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Henry Gray (1825–1861).  Anatomy of the Human Body.  1918.
 
the center of each polygonal space presenting a minute aperture, the mouth of an intralobular vein (Fig. 1089).
  Microscopic Appearance (Fig. 1092).—Each lobule consists of a mass of cells, hepatic cells, arranged in irregular radiating columns between which are the blood channels (sinusoids). These convey the blood from the circumference to the center of the lobule, and end in the intralobular vein, which runs through its center, to open at its base into one of the sublobular veins. Between the cells are also the minute bile capillaries. Therefore, in the lobule there are all the essentials of a secreting gland; that is to say: (1) cells, by which the secretion is formed; (2) bloodvessels, in close relation with the cells, containing the blood from which the secretion is derived; (3) ducts, by which the secretion, when formed, is carried away.
  1. The hepatic cells are polyhedral in form. They vary in size from 12 to 25μ in diameter. They contain one or sometimes two distinct nuclei. The nucleus exhibits an intranuclear network and one or two refractile nucleoli. The cells usually contain granules; some of which are protoplasmic, while others consist of glycogen, fat, or an iron compound. In the lower vertebrates, e.g., frog, the cells are arranged in tubes with the bile duct forming the lumen and bloodvessels externally. According to Delépine, evidences of this arrangement can be found in the human liver.
  2. The Bloodvessels.—The blood in the capillary plexus around the liver cells is brought to the liver principally by the portal vein, but also to a certain extent by the hepatic artery.
  The hepatic artery, entering the liver at the porta with the portal vein and hepatic duct, ramifies with these vessels through the portal canals. It gives off vaginal branches, which ramify in the fibrous capsule of Glisson, and appear to be destined chiefly for the nutrition of the coats of the vessels and ducts. It also gives off capsular branches, which reach the surface of the organ, ending in its fibrous coat in stellate plexuses. Finally, it gives off interlobular branches, which form a plexus outside each lobule, to supply the walls of the interlobular veins and the accompanying bile ducts. From this plexus lobular branches enter the lobule and end in the net-work of sinusoids between the cells.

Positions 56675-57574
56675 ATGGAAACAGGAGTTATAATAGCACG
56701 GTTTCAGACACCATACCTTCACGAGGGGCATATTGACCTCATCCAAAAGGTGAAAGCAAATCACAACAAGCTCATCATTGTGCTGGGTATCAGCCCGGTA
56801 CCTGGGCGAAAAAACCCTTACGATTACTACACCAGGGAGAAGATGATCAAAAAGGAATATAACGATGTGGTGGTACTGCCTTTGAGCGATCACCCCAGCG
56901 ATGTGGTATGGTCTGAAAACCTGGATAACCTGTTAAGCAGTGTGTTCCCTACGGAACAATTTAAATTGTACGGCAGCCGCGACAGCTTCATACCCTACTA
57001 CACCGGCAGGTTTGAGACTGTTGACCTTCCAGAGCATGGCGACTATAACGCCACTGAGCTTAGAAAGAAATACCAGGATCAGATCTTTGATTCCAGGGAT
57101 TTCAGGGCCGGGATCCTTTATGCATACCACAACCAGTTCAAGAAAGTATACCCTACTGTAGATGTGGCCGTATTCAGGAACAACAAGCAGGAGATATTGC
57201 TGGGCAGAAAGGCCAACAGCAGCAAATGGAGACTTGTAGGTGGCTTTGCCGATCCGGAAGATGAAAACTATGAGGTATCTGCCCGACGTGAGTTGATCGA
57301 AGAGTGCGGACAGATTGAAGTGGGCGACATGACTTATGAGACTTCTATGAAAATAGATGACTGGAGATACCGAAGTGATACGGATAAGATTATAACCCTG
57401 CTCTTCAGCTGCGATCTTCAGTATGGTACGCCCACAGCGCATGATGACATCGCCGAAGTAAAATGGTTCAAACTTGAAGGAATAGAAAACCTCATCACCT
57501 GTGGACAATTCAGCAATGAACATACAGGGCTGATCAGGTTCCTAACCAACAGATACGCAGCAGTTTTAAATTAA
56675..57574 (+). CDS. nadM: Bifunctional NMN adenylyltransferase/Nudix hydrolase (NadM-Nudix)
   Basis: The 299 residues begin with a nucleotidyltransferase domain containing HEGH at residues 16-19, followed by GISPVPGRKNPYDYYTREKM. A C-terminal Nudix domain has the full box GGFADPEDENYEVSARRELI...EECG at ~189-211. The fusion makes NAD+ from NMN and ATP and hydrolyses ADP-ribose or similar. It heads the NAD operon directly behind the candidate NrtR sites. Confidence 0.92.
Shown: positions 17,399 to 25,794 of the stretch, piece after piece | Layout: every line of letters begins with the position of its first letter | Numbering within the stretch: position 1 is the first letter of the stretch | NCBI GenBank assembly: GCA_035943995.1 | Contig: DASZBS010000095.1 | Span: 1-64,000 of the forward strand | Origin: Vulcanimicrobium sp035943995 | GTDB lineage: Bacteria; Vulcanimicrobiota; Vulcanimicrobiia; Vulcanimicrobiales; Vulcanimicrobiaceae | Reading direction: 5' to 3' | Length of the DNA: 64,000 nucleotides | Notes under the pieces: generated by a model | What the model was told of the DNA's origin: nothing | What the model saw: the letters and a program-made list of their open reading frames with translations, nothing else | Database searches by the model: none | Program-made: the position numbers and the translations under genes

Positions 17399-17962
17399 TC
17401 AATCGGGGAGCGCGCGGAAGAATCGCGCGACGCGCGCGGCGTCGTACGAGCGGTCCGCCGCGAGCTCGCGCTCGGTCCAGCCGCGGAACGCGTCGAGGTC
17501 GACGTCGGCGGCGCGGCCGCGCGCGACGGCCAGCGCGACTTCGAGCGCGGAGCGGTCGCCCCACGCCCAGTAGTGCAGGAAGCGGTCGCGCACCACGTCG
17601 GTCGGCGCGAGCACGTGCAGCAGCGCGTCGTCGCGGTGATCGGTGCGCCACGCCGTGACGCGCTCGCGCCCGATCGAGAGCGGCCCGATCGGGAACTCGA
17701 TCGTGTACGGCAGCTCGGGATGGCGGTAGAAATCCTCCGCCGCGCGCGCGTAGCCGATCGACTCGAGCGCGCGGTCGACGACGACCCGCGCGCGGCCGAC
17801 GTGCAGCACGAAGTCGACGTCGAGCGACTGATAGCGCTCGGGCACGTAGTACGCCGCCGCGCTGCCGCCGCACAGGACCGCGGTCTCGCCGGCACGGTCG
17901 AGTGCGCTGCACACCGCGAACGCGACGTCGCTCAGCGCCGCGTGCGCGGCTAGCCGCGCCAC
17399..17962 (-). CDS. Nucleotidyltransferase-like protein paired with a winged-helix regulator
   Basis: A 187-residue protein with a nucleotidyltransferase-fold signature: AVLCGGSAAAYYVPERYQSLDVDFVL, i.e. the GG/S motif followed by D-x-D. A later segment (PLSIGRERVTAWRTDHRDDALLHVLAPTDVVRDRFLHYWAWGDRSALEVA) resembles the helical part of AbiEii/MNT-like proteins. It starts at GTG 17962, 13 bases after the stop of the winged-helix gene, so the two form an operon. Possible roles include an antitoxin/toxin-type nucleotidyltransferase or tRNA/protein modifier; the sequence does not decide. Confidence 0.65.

FIG. 1093– Section across portal canal of pig. X 250. (See enlarged image)



FIG. 1094– Bile capillaries of rabbit. shown by Golgi’s method. X 450. (See enlarged image)

  The portal vein also enters at the porta, and runs through the portal canals (Fig. 1093), enclosed in Glisson’s capsule, dividing in its course into branches, which finally break up into a plexus, the interlobular plexus, in the interlobular spaces. These branches receive the vaginal and capsular veins, corresponding to the vaginal and capsular branches of the hepatic artery. Thus it will be seen that all the blood carried to the liver by the portal vein and hepatic artery finds its way into the interlobular plexus. From this plexus the blood is carried into the lobule by fine branches which converge from the circumference to the center of the lobule, and are connected by transverse branches (Fig. 1091). The walls of these small vessels are incomplete so that the blood is brought into direct relationship with the liver cells. The lining endothelium consists of irregularly branched, disconnected cells (stellate cells of Kupffer). Moreover, according to Herring and Simpson, minute channels penetrate the liver cells themselves, conveying the constituents of the blood into their substance. It will be seen that the blood capillaries of the liver lobule differ structurally from capillaries elsewhere. Developmentally they are formed by the growth of the columns of liver cells into large blood spaces or sinuses, and hence they have received the name of “sinusoids.” Arrived at the center of the lobule,

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